Another indirect measure of physiological function relating to PUFA metabolism comes from studies of the electroretinogram (ERG). It is known that adequate n-3 PUFA levels are essential for normal retinal function. Our group has shown that schizophrenic patients show ERG changes similar to those that occur in states of experimental dietary deprivation of n-3 in primates (Warner et al., 1999).

One explanation for this evidence of reduced membrane PUFA may come from studies showing that within the plasma, platelets, and brain of schizophrenic patients, there are elevated levels of phospholipase A2 (PLA2) (Gattaz et al., 1990, 1995; Ross et al., 1997, 1999). Existing in several forms, PLA2is an enzyme that is involved in the turnover of PUFA in cell membranes. Thus, any overactivity or underactivity of PLA2 will have a significant effect on phospholipid metabolism. Until recently, studies of PLA2 activity in schizophrenia have delivered mixed results, suggesting either raised (Gattaz et al., 1987) or normal (Albers et al., 1993) PLA2 activity. However, Ross et al. (1997) have looked at the possibility that different investigators had studied different subtypes of PLA2. Subsequently, they have followed up their report showing increased PLA2 activity in blood, by studying two classes of PLA2, calcium stimulated and calcium-independent, in the brain of schizophrenics (Ross et al., 1999). These data show a 45% increase in calcium-independent PLA2in the temporal cortex within the brain of schizophrenics when compared to well-matched controls and a group with bipolar disorder. Furthermore, animal studies by the same group show that this is unlikely to be a medication effect.

As evidence from a host of sources has now firmly posited schizophrenia as being the result of a disease process, the search for genetic markers has grown apace. The evidence associating PLA2 with schizophrenia has indicated that one area to study may be among those genes that regulate PLA2 activity. Indeed, recent findings have demonstrated significant differences in allele distribution between schizophrenic patients and controls on polymorphic sites in the region of the gene for PLA2 (Hudson et al., 1996; Peet et al., 1998; Wei et al., 1998), although there are also negative reports (Strauss et al., 1999; Doris et al., 1998). This raises the possibility that the abnormality of cytosolic PLA2 is genetically determined.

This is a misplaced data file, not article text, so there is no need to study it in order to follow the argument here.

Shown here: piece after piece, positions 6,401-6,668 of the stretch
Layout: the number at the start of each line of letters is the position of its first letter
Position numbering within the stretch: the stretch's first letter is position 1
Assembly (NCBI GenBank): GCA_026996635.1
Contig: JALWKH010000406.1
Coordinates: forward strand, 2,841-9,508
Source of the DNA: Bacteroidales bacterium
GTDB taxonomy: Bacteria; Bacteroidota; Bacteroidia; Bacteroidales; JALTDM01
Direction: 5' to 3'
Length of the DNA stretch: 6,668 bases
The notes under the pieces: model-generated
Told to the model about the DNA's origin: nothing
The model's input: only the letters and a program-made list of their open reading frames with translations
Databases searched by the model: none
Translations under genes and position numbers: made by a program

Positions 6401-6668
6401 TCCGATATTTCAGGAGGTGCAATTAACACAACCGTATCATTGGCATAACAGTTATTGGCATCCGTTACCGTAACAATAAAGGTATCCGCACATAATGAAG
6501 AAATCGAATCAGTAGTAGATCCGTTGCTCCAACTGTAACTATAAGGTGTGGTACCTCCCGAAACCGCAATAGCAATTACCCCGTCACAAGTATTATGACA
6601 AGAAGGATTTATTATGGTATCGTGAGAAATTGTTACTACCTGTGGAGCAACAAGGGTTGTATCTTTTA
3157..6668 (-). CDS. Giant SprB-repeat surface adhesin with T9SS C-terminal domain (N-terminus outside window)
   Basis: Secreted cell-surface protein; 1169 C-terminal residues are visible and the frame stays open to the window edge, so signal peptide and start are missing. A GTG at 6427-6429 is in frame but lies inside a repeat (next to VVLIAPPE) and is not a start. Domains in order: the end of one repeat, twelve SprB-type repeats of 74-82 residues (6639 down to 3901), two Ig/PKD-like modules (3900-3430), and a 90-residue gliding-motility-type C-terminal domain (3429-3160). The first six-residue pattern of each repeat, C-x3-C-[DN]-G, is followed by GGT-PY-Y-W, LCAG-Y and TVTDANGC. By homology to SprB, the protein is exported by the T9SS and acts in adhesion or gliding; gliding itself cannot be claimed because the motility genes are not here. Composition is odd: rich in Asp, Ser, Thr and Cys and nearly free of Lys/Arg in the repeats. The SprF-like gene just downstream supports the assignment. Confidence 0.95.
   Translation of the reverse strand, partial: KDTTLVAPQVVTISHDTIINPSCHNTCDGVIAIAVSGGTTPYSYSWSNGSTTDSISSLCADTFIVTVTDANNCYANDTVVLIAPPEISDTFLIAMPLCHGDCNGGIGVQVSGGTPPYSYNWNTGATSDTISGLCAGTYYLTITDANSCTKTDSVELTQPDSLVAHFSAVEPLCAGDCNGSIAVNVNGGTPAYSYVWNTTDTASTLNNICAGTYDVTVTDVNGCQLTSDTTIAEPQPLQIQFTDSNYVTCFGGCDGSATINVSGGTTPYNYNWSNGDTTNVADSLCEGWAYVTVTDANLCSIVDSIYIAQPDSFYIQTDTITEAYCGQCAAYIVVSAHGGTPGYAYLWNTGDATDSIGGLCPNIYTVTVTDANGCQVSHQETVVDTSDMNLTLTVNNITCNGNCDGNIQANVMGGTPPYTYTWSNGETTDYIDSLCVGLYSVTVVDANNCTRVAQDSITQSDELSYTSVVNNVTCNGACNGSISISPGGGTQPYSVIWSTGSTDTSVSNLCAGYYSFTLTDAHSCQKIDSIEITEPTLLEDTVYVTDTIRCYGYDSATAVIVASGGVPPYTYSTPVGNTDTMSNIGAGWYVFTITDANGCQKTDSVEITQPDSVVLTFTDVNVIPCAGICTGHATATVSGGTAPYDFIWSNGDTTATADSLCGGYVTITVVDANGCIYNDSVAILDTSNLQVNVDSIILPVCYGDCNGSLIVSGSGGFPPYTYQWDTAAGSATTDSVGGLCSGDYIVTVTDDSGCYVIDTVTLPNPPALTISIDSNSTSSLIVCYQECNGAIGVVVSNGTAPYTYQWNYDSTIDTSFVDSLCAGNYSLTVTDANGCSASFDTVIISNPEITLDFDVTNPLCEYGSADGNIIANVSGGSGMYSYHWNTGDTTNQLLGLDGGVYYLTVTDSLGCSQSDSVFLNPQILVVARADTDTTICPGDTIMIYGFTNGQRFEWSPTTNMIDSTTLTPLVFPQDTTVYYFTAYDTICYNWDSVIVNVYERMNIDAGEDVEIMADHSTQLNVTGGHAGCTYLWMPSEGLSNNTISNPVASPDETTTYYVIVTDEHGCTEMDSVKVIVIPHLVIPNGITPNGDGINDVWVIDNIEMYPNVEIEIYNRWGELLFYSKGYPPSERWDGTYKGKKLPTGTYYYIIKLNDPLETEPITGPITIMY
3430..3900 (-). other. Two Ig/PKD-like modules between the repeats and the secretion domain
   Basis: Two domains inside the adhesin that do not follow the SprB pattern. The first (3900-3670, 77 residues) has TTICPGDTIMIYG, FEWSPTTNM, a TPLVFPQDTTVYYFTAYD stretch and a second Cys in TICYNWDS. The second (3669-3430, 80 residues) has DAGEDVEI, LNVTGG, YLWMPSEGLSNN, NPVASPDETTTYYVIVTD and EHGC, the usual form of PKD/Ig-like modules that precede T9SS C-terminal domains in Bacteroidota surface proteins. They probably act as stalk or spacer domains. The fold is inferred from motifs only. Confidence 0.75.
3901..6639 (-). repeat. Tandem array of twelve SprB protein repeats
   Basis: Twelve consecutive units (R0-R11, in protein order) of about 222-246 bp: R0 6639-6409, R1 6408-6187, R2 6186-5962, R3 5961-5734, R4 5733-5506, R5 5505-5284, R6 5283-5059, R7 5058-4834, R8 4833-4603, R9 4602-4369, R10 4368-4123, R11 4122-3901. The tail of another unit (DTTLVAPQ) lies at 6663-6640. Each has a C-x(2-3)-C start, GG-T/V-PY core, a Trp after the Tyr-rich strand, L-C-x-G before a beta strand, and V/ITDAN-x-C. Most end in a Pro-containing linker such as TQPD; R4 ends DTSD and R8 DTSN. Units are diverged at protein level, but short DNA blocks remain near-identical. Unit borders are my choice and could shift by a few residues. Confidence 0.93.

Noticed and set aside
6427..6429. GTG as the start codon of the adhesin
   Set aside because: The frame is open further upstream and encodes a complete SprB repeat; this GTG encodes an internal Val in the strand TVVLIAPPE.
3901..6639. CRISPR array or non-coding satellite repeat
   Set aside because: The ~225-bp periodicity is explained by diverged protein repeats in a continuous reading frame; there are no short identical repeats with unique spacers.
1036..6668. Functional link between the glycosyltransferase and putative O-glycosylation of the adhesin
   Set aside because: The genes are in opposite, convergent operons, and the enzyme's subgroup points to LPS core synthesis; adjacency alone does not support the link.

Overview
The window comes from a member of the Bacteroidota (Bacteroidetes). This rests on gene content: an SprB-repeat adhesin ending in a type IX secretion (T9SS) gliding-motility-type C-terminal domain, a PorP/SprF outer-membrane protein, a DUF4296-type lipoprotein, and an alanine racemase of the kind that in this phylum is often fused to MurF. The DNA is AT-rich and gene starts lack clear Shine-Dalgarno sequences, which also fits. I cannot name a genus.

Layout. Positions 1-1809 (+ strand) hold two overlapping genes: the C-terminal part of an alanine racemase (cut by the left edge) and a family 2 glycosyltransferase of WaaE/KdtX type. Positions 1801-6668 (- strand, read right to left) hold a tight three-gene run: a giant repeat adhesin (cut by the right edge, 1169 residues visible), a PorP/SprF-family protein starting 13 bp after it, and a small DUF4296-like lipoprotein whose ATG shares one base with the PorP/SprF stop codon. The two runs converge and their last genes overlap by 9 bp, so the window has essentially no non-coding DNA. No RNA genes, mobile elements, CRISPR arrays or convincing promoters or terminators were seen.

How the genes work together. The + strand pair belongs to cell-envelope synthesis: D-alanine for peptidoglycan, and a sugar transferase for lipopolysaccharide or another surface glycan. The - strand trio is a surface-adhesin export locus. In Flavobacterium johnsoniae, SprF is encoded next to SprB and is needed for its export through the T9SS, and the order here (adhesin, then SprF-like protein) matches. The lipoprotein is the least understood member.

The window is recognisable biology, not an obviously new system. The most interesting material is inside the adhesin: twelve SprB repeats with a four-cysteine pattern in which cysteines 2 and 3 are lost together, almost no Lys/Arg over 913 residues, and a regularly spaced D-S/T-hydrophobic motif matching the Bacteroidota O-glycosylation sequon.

Thus far, we have reviewed evidence demonstrating that a depletion of PUFAs in RBC membranes and an over activity of PLA2 may be responsible for stripping away those PUFA. Other evidence has suggested that sufferers of schizophrenia also show increased levels of oxidative stress. Mahadik et al. (1998) reported elevated plasma lipid peroxides in first-episode nonaffective psychosis. Recently, the Scottish Schizophrenia Research Group (2000) has suggested that such findings could be an artifact caused by smoking, which, in itself, causes oxidative stress. However, work by our group (Zhang, 1999) has demonstrated increased oxidative stress in unmedicated schizophrenic patients who do not smoke. Oxidative stress could be either a cause or a consequence of increased breakdown of membrane PUFA. Yao et al. (1998) showed a reduction in plasma total antioxidant capacity in schizophrenic patients, which was not attributable to antipsychotic drug treatment. Mukerjee et al. (1996) also showed impaired antioxidant defense enzymes at the onset of psychosis. This suggests that there may be a primary abnormality of antioxidant defenses in schizophrenia, possibly of genetic origin (Edgar et al., 2000).